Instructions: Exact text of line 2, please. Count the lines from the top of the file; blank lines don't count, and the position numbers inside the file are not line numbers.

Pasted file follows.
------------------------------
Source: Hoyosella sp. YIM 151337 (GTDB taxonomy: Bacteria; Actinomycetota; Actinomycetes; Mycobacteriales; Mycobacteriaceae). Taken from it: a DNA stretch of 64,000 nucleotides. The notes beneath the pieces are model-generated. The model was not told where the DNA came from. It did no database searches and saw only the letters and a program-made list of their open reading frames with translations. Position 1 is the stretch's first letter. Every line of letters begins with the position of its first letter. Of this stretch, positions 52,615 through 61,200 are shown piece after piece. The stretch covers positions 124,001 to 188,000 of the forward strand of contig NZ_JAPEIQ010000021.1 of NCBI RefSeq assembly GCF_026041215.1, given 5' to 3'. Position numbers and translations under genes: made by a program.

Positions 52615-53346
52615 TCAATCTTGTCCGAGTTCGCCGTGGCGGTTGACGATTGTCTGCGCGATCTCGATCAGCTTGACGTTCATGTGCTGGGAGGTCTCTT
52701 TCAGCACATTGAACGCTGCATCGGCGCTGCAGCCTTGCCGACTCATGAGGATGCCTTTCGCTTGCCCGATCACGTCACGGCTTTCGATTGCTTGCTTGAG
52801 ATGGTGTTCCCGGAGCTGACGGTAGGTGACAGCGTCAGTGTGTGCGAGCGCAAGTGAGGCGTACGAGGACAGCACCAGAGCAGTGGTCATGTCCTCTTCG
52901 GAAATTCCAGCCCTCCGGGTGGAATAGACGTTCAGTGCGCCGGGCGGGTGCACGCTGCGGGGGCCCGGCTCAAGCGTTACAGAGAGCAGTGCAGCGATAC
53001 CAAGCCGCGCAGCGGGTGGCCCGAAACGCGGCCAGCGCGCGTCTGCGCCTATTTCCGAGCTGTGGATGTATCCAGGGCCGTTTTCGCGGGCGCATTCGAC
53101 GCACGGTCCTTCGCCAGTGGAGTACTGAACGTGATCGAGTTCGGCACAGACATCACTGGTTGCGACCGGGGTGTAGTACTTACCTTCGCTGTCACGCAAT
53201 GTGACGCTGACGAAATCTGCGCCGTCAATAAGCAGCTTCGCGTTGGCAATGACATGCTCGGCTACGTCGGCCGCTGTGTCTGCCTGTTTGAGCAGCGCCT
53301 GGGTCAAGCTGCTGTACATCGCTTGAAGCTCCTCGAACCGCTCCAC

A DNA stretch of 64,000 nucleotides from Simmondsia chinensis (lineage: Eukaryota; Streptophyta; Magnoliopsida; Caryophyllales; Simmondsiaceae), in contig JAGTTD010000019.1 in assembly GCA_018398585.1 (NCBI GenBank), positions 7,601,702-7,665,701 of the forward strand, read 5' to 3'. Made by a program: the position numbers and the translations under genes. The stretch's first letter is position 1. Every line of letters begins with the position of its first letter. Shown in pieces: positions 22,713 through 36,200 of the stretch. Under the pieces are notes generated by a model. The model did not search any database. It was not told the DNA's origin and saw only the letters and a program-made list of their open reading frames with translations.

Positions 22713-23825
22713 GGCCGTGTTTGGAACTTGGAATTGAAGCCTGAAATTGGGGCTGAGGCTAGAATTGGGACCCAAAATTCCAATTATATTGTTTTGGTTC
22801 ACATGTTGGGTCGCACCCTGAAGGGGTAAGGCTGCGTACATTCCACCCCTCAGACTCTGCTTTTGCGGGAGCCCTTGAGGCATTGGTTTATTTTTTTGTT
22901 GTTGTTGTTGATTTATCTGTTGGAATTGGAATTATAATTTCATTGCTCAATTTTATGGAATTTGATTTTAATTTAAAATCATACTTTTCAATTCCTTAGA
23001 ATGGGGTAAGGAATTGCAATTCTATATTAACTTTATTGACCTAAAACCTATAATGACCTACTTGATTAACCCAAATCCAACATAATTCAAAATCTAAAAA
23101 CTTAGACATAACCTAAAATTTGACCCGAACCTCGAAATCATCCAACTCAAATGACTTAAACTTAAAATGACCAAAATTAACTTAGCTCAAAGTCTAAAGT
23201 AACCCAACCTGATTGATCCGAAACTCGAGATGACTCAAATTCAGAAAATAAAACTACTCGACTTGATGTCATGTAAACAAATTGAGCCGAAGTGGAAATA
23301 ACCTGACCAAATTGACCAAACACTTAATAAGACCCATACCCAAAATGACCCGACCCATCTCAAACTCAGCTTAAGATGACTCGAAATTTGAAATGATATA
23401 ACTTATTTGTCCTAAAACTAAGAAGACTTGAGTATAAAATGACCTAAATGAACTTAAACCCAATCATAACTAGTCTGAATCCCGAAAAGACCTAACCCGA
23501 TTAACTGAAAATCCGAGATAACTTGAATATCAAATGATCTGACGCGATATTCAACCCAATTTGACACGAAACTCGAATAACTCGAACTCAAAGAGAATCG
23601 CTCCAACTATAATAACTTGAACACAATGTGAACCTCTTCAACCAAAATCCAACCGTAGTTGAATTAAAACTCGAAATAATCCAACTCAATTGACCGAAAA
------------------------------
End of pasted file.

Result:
Positions 52615-53346